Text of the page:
Canfor is a global leader in producing sustainable lumber, pulp and paper. In order to sustainably manage forests, Canfor must take into account the different needs and values people have for forested landscapes. These include – environmental, social, cultural, and economic objectives. Close to the top of the list is water quantity and quality.
This is why Canfor has partnered with the forWater Network to conduct research to better understand management strategies that minimize impacts on water, including critical drinking water supplies. In British Columbia and western Alberta, where Canfor operates in Canada, many of the streams and rivers provide drinking water for homes and communities, support important recreational fisheries, and provide habitat for fish species-at-risk.
Critical questions focus on how to build and maintain roads and harvest timber with minimal or no impact on water supplies and aquatic ecosystems. This is the work that Dr. Kari Stuart-Smith, Senior Forest Scientist at Canfor, spends a lot of her time thinking about.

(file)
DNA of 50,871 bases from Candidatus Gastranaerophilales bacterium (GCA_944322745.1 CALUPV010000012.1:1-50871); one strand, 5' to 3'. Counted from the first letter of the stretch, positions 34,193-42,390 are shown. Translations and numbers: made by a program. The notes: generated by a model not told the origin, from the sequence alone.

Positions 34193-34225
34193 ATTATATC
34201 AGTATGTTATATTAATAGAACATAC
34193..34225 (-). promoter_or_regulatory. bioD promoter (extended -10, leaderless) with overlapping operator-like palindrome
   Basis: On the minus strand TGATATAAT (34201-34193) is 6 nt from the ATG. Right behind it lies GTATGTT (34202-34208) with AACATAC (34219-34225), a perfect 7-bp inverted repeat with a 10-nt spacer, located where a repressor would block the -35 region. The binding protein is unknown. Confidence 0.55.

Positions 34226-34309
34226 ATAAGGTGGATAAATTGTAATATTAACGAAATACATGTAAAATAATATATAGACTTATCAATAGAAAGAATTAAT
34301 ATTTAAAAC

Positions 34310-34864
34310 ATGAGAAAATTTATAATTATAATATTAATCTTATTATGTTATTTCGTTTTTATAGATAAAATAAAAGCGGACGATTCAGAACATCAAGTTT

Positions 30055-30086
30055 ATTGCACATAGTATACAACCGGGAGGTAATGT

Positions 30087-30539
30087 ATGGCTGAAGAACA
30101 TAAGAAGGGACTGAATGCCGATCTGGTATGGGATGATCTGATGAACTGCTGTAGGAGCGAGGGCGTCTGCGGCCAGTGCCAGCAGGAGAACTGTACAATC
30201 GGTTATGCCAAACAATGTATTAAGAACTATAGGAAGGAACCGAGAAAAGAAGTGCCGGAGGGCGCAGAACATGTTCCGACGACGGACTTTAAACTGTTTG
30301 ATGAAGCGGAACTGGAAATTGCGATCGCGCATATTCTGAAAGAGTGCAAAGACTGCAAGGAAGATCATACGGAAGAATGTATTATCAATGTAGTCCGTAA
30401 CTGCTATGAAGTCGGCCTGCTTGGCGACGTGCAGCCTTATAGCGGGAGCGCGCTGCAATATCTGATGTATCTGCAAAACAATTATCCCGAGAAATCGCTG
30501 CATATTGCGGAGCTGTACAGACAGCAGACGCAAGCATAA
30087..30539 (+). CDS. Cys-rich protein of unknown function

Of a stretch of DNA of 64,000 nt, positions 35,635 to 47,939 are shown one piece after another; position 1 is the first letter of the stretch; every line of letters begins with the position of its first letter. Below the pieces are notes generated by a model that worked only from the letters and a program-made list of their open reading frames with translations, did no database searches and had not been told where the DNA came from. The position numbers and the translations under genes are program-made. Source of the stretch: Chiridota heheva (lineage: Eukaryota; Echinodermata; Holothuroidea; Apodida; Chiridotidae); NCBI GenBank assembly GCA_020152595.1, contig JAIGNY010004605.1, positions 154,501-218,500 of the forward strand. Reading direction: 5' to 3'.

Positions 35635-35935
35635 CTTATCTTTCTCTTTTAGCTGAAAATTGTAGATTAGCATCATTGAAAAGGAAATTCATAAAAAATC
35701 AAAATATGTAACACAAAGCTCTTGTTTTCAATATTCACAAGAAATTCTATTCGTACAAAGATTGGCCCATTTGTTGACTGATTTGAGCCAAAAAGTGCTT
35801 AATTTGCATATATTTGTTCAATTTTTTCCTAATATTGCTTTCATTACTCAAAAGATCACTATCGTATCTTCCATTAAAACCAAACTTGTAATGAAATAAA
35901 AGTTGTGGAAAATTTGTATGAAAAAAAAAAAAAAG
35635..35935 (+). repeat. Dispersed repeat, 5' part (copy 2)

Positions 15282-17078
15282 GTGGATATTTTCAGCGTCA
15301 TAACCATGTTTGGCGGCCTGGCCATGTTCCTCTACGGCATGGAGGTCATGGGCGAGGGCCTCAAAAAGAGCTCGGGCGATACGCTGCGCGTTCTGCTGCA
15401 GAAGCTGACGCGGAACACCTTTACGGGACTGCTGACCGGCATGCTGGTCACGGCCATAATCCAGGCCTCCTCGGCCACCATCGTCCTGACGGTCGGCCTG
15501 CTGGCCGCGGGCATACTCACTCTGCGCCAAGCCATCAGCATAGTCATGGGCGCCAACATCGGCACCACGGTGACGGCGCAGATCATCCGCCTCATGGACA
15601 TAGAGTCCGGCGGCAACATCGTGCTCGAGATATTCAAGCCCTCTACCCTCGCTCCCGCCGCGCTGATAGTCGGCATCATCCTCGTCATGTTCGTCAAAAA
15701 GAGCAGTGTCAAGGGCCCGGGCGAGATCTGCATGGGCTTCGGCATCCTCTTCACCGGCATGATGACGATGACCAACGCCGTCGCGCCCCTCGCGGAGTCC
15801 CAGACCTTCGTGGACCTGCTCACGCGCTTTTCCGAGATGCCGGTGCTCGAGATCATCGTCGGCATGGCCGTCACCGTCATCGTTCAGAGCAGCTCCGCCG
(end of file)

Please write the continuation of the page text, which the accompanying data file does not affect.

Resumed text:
Hokanson KJ, Peterson ES, Devito KJ, Mendoza CA. 2020. Forestland-peatland hydrologic connectivity in water-limited environments: Hydraulic gradients often oppose topography. Environmental Research Letters, 15:034021. DOI: 10.1088/1748-9326/ab699a.
Hokanson KJ, Mendoza CA, Devito KJ. 2019. Interactions between regional climate, surficial geology, and topography: Characterizing shallow groundwater systems in subhumid, low-relief landscapes. Water Resources Research, 55(1): 284-297. DOI: 10.1029/2018WR023934.
Hannah McSorley shares insights from 400+ stream samples collected over 16 months across a Greater Victoria water supply area.
The Network provides insights into new scientific research for safe, secure drinking water---globally---which starts with resilient forests